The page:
AbstractPurpose of review
To review the role of oxidative stress in the context of female fertility.Recent findings
Oxidative stress is associated with decreased female fertility in animal and in-vitro models, but no studies to date have directly assessed the relationship in women. Exposures associated with oxidative stress and with evidence to influence the timing and maintenance of a viable pregnancy include pregnancy complications (e.g. preeclampsia), extremes of body weight, alcohol, tobacco, and caffeine intake. Intake of antioxidant nutrients, including use of multivitamins, impacts the generation of reactive oxygen species and may play a beneficial role in female fertility.Summary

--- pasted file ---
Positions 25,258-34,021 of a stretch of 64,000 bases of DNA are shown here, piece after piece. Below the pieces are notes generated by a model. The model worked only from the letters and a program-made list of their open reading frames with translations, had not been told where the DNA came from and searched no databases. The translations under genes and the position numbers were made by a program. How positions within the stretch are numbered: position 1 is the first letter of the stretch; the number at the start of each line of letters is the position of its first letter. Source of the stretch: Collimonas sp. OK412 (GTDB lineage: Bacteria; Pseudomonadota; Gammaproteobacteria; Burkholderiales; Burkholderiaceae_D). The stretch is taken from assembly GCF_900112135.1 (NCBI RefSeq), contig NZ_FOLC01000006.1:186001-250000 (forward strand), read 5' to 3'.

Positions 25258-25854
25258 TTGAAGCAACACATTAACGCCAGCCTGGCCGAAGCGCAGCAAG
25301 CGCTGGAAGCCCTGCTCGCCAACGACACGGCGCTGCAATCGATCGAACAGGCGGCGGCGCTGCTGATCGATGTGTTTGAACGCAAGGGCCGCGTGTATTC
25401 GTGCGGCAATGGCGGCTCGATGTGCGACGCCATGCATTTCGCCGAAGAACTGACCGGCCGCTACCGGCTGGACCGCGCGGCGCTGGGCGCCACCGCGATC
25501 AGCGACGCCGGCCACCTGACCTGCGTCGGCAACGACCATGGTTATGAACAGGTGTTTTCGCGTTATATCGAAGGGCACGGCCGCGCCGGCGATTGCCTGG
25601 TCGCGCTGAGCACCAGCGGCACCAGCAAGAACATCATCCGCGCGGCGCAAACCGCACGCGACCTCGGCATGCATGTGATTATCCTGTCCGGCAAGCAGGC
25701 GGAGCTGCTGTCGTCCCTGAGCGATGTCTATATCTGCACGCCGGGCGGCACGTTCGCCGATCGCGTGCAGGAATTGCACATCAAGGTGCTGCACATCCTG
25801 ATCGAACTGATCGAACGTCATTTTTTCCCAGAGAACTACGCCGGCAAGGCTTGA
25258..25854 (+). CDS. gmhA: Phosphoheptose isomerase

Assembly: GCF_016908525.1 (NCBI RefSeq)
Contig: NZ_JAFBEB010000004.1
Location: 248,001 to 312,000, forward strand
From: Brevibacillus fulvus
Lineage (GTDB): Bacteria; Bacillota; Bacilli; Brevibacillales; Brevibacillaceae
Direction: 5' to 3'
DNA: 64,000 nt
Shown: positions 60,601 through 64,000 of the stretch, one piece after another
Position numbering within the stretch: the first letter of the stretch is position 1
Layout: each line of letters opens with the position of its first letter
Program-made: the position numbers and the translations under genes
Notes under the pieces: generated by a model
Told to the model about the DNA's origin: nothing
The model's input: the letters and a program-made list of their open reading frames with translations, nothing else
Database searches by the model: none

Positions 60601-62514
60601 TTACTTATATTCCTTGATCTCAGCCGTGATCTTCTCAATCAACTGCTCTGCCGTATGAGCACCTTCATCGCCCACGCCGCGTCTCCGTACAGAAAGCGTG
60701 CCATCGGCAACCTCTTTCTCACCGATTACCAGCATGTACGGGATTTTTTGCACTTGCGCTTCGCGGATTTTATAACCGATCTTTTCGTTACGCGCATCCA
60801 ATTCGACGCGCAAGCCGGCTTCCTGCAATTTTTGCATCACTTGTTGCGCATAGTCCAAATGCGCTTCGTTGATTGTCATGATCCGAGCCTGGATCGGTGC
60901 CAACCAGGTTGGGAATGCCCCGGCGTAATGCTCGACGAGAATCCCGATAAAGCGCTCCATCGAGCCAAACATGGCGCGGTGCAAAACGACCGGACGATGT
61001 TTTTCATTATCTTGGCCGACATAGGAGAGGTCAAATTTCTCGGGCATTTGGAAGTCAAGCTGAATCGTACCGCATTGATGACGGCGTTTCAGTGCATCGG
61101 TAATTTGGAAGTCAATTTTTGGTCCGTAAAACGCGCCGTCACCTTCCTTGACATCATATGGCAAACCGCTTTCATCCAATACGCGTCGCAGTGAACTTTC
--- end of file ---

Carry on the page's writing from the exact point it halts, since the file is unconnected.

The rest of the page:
Infertility is a significant public health problem and diagnosis and treatment are stressful, invasive, and costly. The role of oxidative stress in female fertility is an understudied and compelling area for investigation. Identifying modifiable factors to decrease oxidative stress in the gynecologic environment may be an inexpensive and noninvasive therapy for increasing fertility.